Friday, October 21, 2011

Dolly Sods, Part I

I decided after a bit of deliberation to take a hike into the Dolly Sods Wilderness. Carole and I had been there once before, but I didn't get to hike much on that trip. And it was in the summertime. Also, I wanted to bag at least one named peak in the wilderness and picked out the one I wanted from my map of Dolly Sods. Decision made, I left Carole at the Seneca Shadows Campground one fine, bright morning and headed off on my own to do some dayhiking.

I arrived at Dolly Sods early after a 30-minute drive from the Seneca Shadows Campground where we were staying. It was good to get an early start. The wilderness was fairly crowded around the Forest Service access road, but mainly with the parked cars of backpackers who were all well into the wilderness from the day before.

I parked at the Blackbird Knob trailhead and pushed on into the wilderness, my main goal of the hike to find and bushwhack to the summit of Blackbird Knob.

One of the roadside signs marking a border of the Dolly Sods Wilderness Area.

This sign is serious. Back in the day, the Sods were a major firing range for the US military. Many rounds were fired here because the land was so open. However, lots of mortars landed and did not detonate and merely buried themselves in the often soft muck on the terrain. And to this day they sometimes emerge from the earth, some of them still live. If you see one, mark its location and back away. DO NOT TOUCH them! They can go off.

The first part of the trail is a boardwalk that crosses a very boggy area. Boggy areas are common in Dolly Sods which is one of the highest large valleys in the eastern United States.

Newly fallen birch leaves on the trail.

Vistas are almost always near at hand. This one was on a side trail that bypasses the main trail and heads upslope.

I'd seen photos of this campsite on the Internet and recognized it immediately. Some enterprising backpackers had made some serviceable chairs out of flat stones here.

There are lots of talus fields in the Sods.

Just because something looks like a trail doesn't necessarily make it one. It's easy to go off route if you don't pay attention out in this open country.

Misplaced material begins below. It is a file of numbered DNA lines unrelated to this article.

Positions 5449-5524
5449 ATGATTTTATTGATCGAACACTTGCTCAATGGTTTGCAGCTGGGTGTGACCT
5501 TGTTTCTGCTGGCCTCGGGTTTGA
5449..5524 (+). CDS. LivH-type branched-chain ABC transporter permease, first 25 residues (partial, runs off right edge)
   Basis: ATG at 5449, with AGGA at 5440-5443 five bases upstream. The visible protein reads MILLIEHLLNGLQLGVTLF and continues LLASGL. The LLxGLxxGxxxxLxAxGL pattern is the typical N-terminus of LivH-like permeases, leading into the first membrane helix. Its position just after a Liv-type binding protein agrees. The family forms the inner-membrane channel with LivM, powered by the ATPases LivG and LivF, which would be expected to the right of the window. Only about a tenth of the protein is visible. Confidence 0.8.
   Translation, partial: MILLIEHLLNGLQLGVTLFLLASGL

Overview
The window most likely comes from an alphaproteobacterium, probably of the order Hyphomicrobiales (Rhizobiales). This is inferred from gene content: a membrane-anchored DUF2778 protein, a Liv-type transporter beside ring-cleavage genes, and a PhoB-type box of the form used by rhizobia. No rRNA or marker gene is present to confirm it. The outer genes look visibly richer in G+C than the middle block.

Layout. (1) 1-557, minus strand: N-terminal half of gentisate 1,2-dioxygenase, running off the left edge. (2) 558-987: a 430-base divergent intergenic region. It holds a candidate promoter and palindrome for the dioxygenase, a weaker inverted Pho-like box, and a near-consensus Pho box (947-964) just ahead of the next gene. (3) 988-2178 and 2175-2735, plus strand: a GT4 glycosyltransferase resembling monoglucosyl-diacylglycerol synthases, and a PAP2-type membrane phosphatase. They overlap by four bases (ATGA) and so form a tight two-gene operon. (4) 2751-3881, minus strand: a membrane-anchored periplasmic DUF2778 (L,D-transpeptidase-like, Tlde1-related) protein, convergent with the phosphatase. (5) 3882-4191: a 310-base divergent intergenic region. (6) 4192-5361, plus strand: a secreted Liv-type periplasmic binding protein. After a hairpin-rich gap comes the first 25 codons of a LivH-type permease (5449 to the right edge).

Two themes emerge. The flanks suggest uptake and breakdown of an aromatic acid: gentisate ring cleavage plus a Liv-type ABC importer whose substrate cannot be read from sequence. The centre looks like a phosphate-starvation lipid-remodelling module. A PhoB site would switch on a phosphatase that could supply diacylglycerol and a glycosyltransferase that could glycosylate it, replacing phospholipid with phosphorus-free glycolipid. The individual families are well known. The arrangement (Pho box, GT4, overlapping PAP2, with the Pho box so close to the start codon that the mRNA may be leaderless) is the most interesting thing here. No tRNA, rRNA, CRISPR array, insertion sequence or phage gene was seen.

I've been in Dolly Sods Wilderness in summer and now in Fall. I think I prefer the Fall. It just makes for striking scenery in every direction when you have this kind of color all around you.

This photo doesn't convey it very well, but the trail was pretty much nothing but swamp and stream. The area had received quite a lot of rainfall the previous three days, and so it was like marching in muck most of the time.

This temporary pond was beside the trail in a particularly boggy area.

Some of the creeks have a red tint to them from the influence of tannins in the soil from the drop of thousands of years worth of evergreen needles.

At last, I find Blackbird Knob and begin to buswhack off trail toward the summit.

The broad summit area of Blackbird Knob. The views were so gorgeous that I literally stood around whooping. Who the hell cared? I was alone and full of joy.

The wind was horrible on the top. I managed to get a few self-portraits with my camera and tripod, but later a really vicious gust of wind knocked the whole thing down and so I packed the tripod away.

There go my ideas that no one else had ever been here. I found this old campsite situated behind some spruce trees.

I didn't know what these were. Little mounds here and there in open areas. Later, my go-to guys for all things natural told me that they were anthills. I'd poked them to see if any ants would emerge, but none did. Probably all dormant by this time of year.

And just before I got back to the Red Creek Campground area, I turned around to snap a parting shot on the Blackbird Knob Trail. Now I was ready to head over to the Bear Rocks area and see what I could find.

Part II tomorrow...

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